Thank you for sharing your story Dr, I also had a baby with trisomy 13. His name was Liam Alexander he was born October 3, 2016 and past way December 22, 2016. My fist baby and only baby. It was hard and still is loosing him, but I hope one day I’ll have another baby. It won’t replace Liam, but I hope it help with the pain. I am scared and sometimes I feel guilty. I know doctors told my husband and myself that it wasn’t our fault but that feeling of guilt is there. We will get tested before we have any more babies.. but just wanted to thank you for sharing your story. I haven’t shared Liam full story yet, but will try one day to share it.

Hi Alex, I also had a trisomy 13 baby. James was also born October 3. He was born in 2014.


We are so sorry for your loss. It is a deep, deep pain.

Best, @MsGreene

Dr. Greene, as a pediatrician you are among the very few Medical professionals that I have heard of that have had this experience and allowed it to change you. My daughter Moriah was born May 2015, it’s almost time to celebrate her 1 year birthday… The lack of support and care and any possible options for her were and are still unbelievable. We took her home, she was with us for 7 days. In our society we protect ourselves from pain. I love what you said about these precious children bringing us the option to choose to allow ourselves to experience a much deeper pain, because we allow ourselves to love them so deeply at the same time. It would be great for you to write more about the life of your niece on behalf of the children and families like her. Thank you for sharing. Thank you for loving her so well.

Joel Osteen travels, ministers and teaches. God’s signs and wonders follow John & Julie wherever they minister. Every meeting, God shows up and blind eyes and deaf ears are opened, diseases & tumors disappear, creative miracles of missing organs and bones being restored take place, cripples walk, mental illness leaves, emotions are healed and souls are saved.the Ministry’s healing anointing is so strong that many are healed while they sit in the meeting. An atmosphere of great peace, joy and freedom pervades the meetings and a fresh revelation of God’s overwhelming love for us touches many.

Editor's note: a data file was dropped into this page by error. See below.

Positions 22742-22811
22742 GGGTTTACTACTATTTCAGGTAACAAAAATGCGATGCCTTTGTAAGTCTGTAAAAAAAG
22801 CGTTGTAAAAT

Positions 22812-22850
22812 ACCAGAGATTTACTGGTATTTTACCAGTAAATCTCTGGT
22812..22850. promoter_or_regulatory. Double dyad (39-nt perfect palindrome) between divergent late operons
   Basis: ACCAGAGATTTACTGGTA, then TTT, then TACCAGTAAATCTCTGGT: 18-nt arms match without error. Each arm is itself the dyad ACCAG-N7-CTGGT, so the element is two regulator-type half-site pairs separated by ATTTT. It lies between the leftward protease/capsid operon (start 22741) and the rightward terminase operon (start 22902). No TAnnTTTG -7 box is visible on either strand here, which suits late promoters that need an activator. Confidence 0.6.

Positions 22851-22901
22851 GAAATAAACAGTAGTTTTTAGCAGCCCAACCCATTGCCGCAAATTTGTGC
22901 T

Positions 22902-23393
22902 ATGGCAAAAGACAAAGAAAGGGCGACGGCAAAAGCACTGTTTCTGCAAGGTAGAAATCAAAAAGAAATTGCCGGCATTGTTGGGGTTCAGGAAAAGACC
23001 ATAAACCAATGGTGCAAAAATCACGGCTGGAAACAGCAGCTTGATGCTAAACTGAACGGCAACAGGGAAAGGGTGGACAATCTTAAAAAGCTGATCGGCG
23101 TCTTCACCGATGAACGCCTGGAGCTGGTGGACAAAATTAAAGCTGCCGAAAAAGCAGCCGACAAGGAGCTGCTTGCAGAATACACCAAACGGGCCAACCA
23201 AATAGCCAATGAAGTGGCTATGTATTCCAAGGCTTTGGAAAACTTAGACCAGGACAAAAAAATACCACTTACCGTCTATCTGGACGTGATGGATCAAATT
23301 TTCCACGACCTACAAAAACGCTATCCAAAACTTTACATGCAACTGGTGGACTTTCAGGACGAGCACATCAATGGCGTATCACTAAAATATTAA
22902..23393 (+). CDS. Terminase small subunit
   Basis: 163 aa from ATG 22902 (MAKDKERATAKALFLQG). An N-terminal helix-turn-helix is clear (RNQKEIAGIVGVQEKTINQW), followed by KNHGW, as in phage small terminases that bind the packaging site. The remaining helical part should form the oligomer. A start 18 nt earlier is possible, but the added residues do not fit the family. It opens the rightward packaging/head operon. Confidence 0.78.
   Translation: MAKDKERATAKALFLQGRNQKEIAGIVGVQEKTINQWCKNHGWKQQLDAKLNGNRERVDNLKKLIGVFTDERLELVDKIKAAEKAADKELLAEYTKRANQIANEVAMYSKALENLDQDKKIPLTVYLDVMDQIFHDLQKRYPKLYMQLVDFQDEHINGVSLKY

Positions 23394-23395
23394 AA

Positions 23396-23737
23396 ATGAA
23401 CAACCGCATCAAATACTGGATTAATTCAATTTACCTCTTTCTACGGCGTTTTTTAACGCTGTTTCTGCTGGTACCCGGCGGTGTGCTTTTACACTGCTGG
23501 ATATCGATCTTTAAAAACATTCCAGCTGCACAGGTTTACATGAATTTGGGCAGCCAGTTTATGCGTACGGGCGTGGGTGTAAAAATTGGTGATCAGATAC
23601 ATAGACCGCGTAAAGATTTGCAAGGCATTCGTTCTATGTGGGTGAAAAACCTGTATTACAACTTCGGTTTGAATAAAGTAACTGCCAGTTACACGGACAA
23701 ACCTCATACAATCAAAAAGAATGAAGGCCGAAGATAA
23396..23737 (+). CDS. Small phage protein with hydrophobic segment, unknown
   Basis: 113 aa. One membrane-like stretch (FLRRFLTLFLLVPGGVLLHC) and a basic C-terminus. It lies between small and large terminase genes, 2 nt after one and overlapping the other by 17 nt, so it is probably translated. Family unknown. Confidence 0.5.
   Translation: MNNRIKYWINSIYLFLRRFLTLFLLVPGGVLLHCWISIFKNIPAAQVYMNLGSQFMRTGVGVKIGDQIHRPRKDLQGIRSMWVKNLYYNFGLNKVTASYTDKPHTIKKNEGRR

I had a baby girl nine months ago who was diagnosed with partial trisomy 13. At first we didn’t know what was going on soon after her birth, however; we did know something was wrong because she had an extra digit on every limb. The shape of her head was also a little different which we found out a week later that she had mytopic craniosynostosis. Her first night after her birth was harsh too because she was having feeding issues because of her laryngomalaysia. It was like every week something kept on adding to her list of defects. It’s been 9 months now but I feel like a part of me has died from inside. Off and on I feel guilty thinking that it was something I could have prevented. I can’t sleep anymore at night because the future is scaring me to death. I need some emotional support and was hoping someone out there could point me in the right direction. I’d really appreciate it.

Hi Shereen,

Congratulations on the miracle of life you are holding. My husband and I also had a baby boy about 9 months ago with Trisomy 13, but unfortunately he passed away 7 hours later and is in heaven and I will see him again some day. is a great resource. There is nothing you could have done to prevent this from happening. I went through all those feelings as well. Knowing the peace of God got me through everything. I also know of another lady at my church who has a Full Trisomy 13 kiddo and he’s 18 years old! Miracles do happen. I pray you have a great community of supporters around, that was very crucial in the healing process. In the meantime, just love on her unconditionally and cherish every moment because time is precious.


I just want to say THANK YOU! No one knows the feeling of having a child born with Trisomy 13 and Dr. you are right even though they are physically gone they do make a major impact on the lives that they come in contact with. My husband and I didn’t know about our son’s condition until I was 5 1/2 months pregnant and trust me when I say I was heartbroken; despite the fact that I did have military doctors; in a sweet but not so reassuring way suggest a abortion. I could not take a life that I created no matter what the outcome would be. We was told the worst case scenarios possible that could go wrong for my son Israel, yet my son was able to contradict a lot of what was said by his pediatricians. He lived for 72 Days, and everyday was a blessing and a new outlook on life and what miracles can happen. I just want to say that I truly appreciate you for sharing your story.

beautiful story. thank you for sharing it.